• S.J. Miller, H. Ao, B. Bird, B. Bullock, N.K. Bultman, F. Casagrande, C. Compton, J. Curtin, K. Elliott, A. Facco, V. Ganni, I. Grender, W. Hartung, J.D. Hulbert, S.H. Kim, P. Manwiller, E.S. Metzgar, D.G. Morris, P.N. Ostroumov, J.T. Popielarski, L. Popielarski, M.A. Reaume, K. Saito, M. Shuptar, J. Simon, B.P. Tousignant, D.R. Victory, J. Wei, J.D. Wenstrom, K. Witgen, M. Xu, T. Xu
    FRIB, East Lansing, Michigan, USA
  • A. Facco
    INFN/LNL, Legnaro (PD), Italy
  • M.P. Kelly
    ANL, Lemont, Illinois, USA
  • M. Wiseman
    JLab, Newport News, Virginia, USA
 
  Funding: Work supported by the U.S. Department of Energy Office of Science under Cooperative Agreement DE-SC0000661 and the National Science Foundation under Cooperative Agreement PHY-1102511.
The superconducting driver linac for the Facility for Rare Isotope Beams (FRIB) requires the production of 46 cryomodules. Design is complete on all six cryomodule types which utilize four superconducting radio frequency (SRF) cavity designs and superconducting solenoids. The FRIB cryomodules utilize an innovative bottom up approach to achieve alignment tolerance and simplify production assembly. The cryomodule testing includes qualification of the resonator performance, fundamental power couplers, tuners, and cryogenic systems. FRIB beam commissioning has been performed on 15 cryomodules in the FRIB and validates the FRIB cryomodule bottom up assembly and alignment method. This paper will report the FRIB cryomodule design, performance, and the alignment results and their impact on beam commissioning.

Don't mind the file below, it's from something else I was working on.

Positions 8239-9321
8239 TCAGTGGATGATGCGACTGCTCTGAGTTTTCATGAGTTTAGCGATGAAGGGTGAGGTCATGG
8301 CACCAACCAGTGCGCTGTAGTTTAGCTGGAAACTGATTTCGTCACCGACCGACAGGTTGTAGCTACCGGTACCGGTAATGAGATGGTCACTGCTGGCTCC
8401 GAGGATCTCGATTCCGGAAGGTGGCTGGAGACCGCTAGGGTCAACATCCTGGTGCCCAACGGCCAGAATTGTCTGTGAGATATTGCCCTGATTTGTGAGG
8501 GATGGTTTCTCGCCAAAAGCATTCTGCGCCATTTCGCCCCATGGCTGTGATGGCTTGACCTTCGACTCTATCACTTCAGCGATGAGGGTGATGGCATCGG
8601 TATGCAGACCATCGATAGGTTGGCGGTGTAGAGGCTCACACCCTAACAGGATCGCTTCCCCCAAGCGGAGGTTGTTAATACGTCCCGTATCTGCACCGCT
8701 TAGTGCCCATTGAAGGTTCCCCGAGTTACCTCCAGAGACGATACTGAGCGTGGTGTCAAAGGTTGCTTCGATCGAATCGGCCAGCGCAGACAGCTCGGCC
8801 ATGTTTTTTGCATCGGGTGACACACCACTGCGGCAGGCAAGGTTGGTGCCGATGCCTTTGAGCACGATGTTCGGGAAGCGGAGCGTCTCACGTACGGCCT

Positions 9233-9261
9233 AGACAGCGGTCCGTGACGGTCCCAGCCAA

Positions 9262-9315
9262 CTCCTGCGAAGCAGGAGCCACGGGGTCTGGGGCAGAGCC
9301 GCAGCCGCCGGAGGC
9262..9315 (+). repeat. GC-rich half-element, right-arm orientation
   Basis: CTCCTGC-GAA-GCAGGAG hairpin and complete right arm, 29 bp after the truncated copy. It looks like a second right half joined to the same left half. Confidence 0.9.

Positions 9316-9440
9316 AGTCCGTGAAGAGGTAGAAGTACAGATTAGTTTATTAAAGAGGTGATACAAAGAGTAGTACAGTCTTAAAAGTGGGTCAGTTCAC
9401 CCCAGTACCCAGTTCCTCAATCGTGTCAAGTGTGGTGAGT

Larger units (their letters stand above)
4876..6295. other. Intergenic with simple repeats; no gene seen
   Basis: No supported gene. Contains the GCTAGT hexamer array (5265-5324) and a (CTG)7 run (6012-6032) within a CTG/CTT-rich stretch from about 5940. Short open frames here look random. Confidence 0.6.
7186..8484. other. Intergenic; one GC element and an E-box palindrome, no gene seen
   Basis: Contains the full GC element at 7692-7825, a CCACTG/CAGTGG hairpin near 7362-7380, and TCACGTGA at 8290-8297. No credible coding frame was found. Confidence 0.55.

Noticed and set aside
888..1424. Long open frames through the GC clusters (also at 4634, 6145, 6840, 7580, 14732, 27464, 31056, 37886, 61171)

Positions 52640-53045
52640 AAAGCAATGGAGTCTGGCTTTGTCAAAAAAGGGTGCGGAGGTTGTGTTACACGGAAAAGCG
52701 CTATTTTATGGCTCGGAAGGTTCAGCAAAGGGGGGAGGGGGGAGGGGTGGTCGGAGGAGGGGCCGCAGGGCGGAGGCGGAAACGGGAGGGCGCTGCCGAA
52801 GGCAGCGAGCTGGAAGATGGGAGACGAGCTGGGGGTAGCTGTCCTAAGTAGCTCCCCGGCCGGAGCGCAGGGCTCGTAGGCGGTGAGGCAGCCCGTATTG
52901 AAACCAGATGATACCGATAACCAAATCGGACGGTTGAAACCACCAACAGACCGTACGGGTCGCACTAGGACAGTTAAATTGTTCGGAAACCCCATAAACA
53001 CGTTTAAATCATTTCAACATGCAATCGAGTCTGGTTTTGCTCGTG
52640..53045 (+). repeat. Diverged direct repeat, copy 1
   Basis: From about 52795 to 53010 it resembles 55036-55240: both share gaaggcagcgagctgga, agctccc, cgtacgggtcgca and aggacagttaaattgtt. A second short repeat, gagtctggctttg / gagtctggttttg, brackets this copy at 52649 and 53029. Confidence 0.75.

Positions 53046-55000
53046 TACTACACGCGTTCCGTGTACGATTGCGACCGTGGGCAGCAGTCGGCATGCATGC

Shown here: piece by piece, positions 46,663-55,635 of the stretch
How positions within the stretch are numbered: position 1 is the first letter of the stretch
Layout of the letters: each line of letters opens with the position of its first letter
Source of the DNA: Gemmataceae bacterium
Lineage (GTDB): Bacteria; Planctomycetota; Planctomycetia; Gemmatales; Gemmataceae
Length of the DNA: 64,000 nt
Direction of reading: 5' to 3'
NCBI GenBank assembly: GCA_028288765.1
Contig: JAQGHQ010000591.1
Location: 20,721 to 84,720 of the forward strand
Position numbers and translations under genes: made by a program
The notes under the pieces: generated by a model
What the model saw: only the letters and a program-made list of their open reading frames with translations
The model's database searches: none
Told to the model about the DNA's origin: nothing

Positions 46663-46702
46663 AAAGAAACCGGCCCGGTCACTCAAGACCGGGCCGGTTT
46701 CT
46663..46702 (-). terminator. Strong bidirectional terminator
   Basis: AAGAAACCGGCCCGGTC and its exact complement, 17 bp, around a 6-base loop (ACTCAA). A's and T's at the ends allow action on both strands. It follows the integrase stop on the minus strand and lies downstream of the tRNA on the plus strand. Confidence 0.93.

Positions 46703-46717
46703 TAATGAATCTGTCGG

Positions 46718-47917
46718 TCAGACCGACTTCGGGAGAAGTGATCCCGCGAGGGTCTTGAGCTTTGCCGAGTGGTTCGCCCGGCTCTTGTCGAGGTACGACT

slides icon Slides WETEA5 [14.640 MB]  
DOI • reference for this paper ※ https://doi.org/10.18429/JACoW-SRF2019-WETEA5  
About • paper received ※ 21 June 2019       paper accepted ※ 29 June 2019       issue date ※ 14 August 2019  
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WETEB1 Development of Superconducting Quarter-Wave Resonator and Cryomodule for Low-Beta Ion Accelerators at RIKEN Radioactive Isotope Beam Factory cavity, cryomodule, linac, SRF 750
 
  • N. Sakamoto, T. Dantsuka, M. Fujimaki, H. Imao, O. Kamigaito, K. Kusaka, H. Okuno, K. Ozeki, K. Suda, A. Uchiyama, T. Watanabe, Y. Watanabe, K. Yamada
    RIKEN Nishina Center, Wako, Japan
  • H. Hara, A. Miyamoto, K. Sennyu, T. Yanagisawa
    MHI-MS, Kobe, Japan
  • E. Kako, H. Nakai, H. Sakai, K. Umemori
    KEK, Ibaraki, Japan
 
  A prototype cryomodule with a superconducting quarter- wave resonator (SC QWR) has been developed at RIKEN Radioactive Isotope Beam Factory (RIBF). During the last SRF conference, we presented the performance of our first SC QWR and the first cool-down test of its cryomodule. Since then, we have continued our efforts to improve cavity performance and succeeded in recovering deteriorated Q0. In this paper, we report what we constructed and learned from the prototype, including design issues with the cavity and its cryomodule. Design issues related to the new SC QWRs and their cryomodules for the SC linac booster of the RIKEN Heavy-Ion Linac (RILAC) are described as well.